MIAMI – A smile beamed across Brad Stevens’ face Saturday morning after he was told that former Celtic Kelly Olynyk called him “one of the greatest human beings” Olynyk has ever met.
“He’s good with the media,” Stevens said with a chuckle.
True, but at the base of the joke was a four-year relationship that took a drastic turn this past summer.
Stevens and Olynyk began their NBA careers together, four years ago during the summer of 2013. Stevens signed on to become Boston’s head coach on July 4, 2013, just one week after the Celtics traded up to draft Olynyk with the 13th overall pick in the 2013 NBA Draft.
The duo grew together throughout the following four years, culminating with an appearance in the Eastern Conference Finals last season.
During the summer, however, Boston was forced to part ways with Olynyk to make room to sign free agent Gordon Hayward. Olynyk quickly signed a lucrative contract with the Miami Heat, whom the Celtics will take on tonight at AmericanAirlines Arena.
Stevens admitted it will be “weird” to see Olynyk in an opposing uniform tonight, and the coach was not shy about stating his feelings of happiness for Olynyk’s success and situation here in Miami.
“You want the guys to have a great experience with you, and you hope to continue that, but if not, it needs to be because they got an unbelievable opportunity, and Kelly got that here with the Heat,” said Stevens. “He’s in a great organization, (with) great coaching. He continues to be a very unique player that can impact the game in different ways.
“He was a blast to coach, and certainly we miss him, but (I’m) happy for his success.”
Stevens and the Celtics just hope that success doesn’t filter into tonight’s game.
Boston is searching for its fourth consecutive victory, while Olynyk and the Heat are looking to bounce back from a drubbing Wednesday night at the hands of the Spurs.
Olynyk enters tonight’s game averaging 9.5 points 6.5 rebounds and 3.0 assists per game for the Heat. Those numbers closely resemble those which he put up during his four years with the Celtics, and that comes as no surprise when considering how the Heat are using the 7-footer in their offensive system.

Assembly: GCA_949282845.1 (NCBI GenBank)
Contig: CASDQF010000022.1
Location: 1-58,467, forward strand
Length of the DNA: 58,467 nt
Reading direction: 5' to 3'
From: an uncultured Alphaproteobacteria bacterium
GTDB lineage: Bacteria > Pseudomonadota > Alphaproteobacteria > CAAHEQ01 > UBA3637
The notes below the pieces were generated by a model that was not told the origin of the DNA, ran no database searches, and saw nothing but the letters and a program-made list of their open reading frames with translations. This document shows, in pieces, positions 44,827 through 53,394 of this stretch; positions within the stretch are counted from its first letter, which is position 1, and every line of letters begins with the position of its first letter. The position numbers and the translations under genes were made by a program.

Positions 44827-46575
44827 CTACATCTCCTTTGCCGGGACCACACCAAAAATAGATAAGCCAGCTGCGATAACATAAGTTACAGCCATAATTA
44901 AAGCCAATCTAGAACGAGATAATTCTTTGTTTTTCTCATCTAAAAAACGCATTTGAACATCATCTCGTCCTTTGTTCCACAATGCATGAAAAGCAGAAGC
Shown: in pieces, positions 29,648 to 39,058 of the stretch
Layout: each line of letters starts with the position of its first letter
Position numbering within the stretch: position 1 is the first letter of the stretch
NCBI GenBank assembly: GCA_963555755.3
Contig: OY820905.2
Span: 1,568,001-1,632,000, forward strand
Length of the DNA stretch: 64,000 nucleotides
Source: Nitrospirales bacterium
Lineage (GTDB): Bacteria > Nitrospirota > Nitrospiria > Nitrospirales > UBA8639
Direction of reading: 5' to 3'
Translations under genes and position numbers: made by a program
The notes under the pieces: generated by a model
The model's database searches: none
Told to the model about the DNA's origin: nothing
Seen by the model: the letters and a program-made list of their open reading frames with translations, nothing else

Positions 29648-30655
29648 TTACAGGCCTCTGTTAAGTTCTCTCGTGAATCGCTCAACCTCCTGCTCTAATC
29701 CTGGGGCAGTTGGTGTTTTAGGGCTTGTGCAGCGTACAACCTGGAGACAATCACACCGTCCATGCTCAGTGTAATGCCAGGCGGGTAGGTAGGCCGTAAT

“I think that they even incorporated some of the things that we did for Kelly,” commented Al Horford, who played alongside Olynyk in Boston’s frontcourt last season. “He’s picking and popping a lot. Playing a lot at the elbows. Still looking to take the ball off the dribble. Just a lot of the same concepts that he had when he was here.”
Stevens commented that the Heat are using Olynyk quite a bit at the center position, which oftentimes puts opposing big men in a bind, as they are not accustomed to defending a player with Olynyk’s shooting and dribbling abilities. Fortunately for the C’s, Horford is well-versed in defending Olynyk’s skill set, as he did so throughout all of last season’s practices.
“You just know the person and what they want to do on the court and some of the things that they can do,” Horford said of playing against a former teammate like Olynyk.
Still, the task certainly won’t be easy to overcome.
Olynyk is playing great basketball for the Heat and is hitting 54.5 percent of his 3-point attempts thus far in the season. He is a threat to shoot the ball or take the ball off the dribble every time he touches it, just as he was during his four seasons with the Celtics.
No one knows that better than Stevens, who helped to evolve Olynyk’s game all while he evolved as a coach.
The duo came into the league together in 2013, and they grew together for four years. The mere thought of their relationship puts a smile on Stevens’ face.
Stevens and Olynyk will surely share a smile and an embrace ahead of tip-off tonight, but after they do, they become opponents for the very first time. Stevens hopes to be beaming with a smile at the end of the night as well, after dealing his former player a loss during their first matchup against each other.